Autistic Company. Translated from the Dutch by Lynne Richards
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Social interactions of autistic and non-autistic persons are intriguing. The fact that people with autism and those around them occasionally manage to share things in life represents a remarkable achievement—such interactions exist despite the lack of familiar ways of attuning to one another. In Autistic Company, the anthropologist and philosopher Ruud Hendriks—himself trained as a care worker for young people with autism—investigates what alternative means are sometimes found by autistic and non-autistic people to establish a shared existence. Unprecedented in scholarly work on autism, the book also reflects on how to talk about these unusual ways of getting on together. Drawing on methods from both the arts and the social sciences, this study covers very diverse sources, ranging from literary works to factual writing on autism in science and advisory literature, and from autobiographical accounts to ethnographic observations in a home for autistic people. “Putting familiar concepts to a test, Autistic Company wrenches and fiddles with the very distinctions that constitute our sense of self. By doing so, Hendriks succeeds in getting closer both to autistic and non-autistic extremes, showing how thin the division between us and them really is.” -L.W. Nauta in Krisis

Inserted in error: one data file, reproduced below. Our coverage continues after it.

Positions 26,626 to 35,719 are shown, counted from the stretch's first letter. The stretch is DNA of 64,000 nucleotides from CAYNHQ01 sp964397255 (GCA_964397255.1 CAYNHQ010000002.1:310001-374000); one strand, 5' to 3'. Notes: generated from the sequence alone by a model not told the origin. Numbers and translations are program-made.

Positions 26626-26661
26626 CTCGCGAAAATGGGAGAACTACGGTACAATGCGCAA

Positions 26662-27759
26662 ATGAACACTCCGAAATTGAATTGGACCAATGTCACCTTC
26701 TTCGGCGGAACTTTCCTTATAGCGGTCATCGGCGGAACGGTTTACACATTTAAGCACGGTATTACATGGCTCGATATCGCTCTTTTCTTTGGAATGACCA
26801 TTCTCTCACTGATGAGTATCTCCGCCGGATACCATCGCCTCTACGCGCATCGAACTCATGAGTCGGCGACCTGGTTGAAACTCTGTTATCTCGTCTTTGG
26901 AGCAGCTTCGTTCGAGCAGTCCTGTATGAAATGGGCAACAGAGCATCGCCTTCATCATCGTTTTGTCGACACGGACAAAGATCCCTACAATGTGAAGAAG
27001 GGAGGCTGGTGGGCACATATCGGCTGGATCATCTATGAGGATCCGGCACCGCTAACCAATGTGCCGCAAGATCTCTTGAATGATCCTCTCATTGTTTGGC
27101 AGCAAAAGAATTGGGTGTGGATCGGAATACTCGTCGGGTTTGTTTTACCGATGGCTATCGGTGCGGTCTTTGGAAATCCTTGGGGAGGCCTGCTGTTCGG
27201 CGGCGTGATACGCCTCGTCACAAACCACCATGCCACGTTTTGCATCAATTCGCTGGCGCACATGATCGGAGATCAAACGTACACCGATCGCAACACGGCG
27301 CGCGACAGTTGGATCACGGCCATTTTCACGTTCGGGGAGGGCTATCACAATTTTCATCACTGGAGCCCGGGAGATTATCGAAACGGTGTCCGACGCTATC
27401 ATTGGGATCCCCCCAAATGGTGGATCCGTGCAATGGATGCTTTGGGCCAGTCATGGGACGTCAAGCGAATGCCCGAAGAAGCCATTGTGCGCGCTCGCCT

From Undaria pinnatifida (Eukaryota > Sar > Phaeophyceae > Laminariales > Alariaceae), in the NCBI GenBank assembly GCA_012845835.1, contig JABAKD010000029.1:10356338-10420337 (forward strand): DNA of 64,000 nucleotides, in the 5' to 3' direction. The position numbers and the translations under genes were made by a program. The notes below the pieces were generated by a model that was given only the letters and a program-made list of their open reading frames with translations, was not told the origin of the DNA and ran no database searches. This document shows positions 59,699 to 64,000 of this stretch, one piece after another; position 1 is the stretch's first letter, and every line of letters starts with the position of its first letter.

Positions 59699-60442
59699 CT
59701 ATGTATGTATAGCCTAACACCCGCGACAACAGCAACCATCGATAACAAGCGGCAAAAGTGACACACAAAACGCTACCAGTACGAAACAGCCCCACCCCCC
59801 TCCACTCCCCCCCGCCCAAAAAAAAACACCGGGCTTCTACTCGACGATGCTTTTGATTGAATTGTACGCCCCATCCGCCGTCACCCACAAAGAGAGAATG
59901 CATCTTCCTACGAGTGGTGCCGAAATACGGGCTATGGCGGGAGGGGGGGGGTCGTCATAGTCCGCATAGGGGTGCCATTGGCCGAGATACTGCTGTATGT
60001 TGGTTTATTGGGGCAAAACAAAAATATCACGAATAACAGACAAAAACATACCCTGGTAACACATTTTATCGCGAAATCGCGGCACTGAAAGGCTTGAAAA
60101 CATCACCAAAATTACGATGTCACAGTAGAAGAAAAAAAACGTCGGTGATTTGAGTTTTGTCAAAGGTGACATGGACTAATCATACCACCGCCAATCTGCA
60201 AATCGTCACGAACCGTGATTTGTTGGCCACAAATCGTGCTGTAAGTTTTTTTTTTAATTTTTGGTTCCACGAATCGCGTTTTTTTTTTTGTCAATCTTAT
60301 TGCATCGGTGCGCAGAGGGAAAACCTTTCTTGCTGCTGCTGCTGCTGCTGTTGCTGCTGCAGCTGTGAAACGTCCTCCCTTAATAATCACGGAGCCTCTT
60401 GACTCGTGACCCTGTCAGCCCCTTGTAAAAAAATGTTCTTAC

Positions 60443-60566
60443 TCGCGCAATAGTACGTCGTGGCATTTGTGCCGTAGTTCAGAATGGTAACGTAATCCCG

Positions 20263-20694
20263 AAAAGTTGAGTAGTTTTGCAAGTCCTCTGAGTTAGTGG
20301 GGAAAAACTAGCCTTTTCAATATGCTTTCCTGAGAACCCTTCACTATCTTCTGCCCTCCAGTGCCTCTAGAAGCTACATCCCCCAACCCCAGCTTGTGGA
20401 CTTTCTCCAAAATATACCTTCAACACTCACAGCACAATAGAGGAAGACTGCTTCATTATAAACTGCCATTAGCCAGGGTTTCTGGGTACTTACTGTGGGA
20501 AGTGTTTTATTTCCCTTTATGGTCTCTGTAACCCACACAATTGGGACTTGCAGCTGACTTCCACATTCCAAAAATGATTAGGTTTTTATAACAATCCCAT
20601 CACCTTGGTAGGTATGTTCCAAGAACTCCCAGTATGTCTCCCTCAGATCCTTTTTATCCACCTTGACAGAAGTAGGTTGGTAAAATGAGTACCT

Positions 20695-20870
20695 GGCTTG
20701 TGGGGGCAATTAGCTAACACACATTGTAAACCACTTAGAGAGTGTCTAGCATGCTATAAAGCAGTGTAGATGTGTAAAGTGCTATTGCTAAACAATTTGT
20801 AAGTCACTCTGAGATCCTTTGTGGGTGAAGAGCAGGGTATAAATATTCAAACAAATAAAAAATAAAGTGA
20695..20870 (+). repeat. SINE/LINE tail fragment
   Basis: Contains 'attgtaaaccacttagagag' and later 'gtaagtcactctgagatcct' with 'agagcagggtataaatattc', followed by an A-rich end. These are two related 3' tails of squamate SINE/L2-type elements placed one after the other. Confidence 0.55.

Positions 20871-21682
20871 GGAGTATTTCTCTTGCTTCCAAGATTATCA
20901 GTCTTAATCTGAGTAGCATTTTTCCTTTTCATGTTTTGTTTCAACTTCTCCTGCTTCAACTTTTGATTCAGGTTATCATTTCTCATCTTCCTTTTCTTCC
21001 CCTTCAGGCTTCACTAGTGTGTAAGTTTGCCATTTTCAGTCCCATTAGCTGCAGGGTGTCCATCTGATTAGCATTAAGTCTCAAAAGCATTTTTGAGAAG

|Collection||At the Interface/Probing the Boundaries|